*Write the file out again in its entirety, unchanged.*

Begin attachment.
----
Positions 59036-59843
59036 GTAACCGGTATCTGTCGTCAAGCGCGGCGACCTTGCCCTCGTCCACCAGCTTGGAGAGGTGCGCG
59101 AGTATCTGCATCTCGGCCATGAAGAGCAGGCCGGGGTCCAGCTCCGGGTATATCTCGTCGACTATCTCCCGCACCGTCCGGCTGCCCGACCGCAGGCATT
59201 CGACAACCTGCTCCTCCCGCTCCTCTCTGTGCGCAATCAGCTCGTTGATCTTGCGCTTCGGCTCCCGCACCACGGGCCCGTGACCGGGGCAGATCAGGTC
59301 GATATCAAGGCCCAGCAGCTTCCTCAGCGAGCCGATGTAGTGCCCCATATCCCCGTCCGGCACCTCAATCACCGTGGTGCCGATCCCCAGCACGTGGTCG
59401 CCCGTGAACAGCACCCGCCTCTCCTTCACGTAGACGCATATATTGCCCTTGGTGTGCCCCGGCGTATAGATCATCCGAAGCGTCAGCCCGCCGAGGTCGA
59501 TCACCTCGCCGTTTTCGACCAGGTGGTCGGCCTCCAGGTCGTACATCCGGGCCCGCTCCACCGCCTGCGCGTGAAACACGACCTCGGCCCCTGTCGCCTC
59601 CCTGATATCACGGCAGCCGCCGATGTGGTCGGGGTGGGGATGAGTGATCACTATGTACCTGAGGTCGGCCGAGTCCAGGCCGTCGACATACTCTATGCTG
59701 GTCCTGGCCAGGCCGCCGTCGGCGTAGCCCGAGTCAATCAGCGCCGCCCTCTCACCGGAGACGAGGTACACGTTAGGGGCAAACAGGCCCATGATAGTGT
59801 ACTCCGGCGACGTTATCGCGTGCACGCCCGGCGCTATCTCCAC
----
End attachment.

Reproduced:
Positions 59036-59843
59036 GTAACCGGTATCTGTCGTCAAGCGCGGCGACCTTGCCCTCGTCCACCAGCTTGGAGAGGTGCGCG
59101 AGTATCTGCATCTCGGCCATGAAGAGCAGGCCGGGGTCCAGCTCCGGGTATATCTCGTCGACTATCTCCCGCACCGTCCGGCTGCCCGACCGCAGGCATT
59201 CGACAACCTGCTCCTCCCGCTCCTCTCTGTGCGCAATCAGCTCGTTGATCTTGCGCTTCGGCTCCCGCACCACGGGCCCGTGACCGGGGCAGATCAGGTC
59301 GATATCAAGGCCCAGCAGCTTCCTCAGCGAGCCGATGTAGTGCCCCATATCCCCGTCCGGCACCTCAATCACCGTGGTGCCGATCCCCAGCACGTGGTCG
59401 CCCGTGAACAGCACCCGCCTCTCCTTCACGTAGACGCATATATTGCCCTTGGTGTGCCCCGGCGTATAGATCATCCGAAGCGTCAGCCCGCCGAGGTCGA
59501 TCACCTCGCCGTTTTCGACCAGGTGGTCGGCCTCCAGGTCGTACATCCGGGCCCGCTCCACCGCCTGCGCGTGAAACACGACCTCGGCCCCTGTCGCCTC
59601 CCTGATATCACGGCAGCCGCCGATGTGGTCGGGGTGGGGATGAGTGATCACTATGTACCTGAGGTCGGCCGAGTCCAGGCCGTCGACATACTCTATGCTG
59701 GTCCTGGCCAGGCCGCCGTCGGCGTAGCCCGAGTCAATCAGCGCCGCCCTCTCACCGGAGACGAGGTACACGTTAGGGGCAAACAGGCCCATGATAGTGT
59801 ACTCCGGCGACGTTATCGCGTGCACGCCCGGCGCTATCTCCAC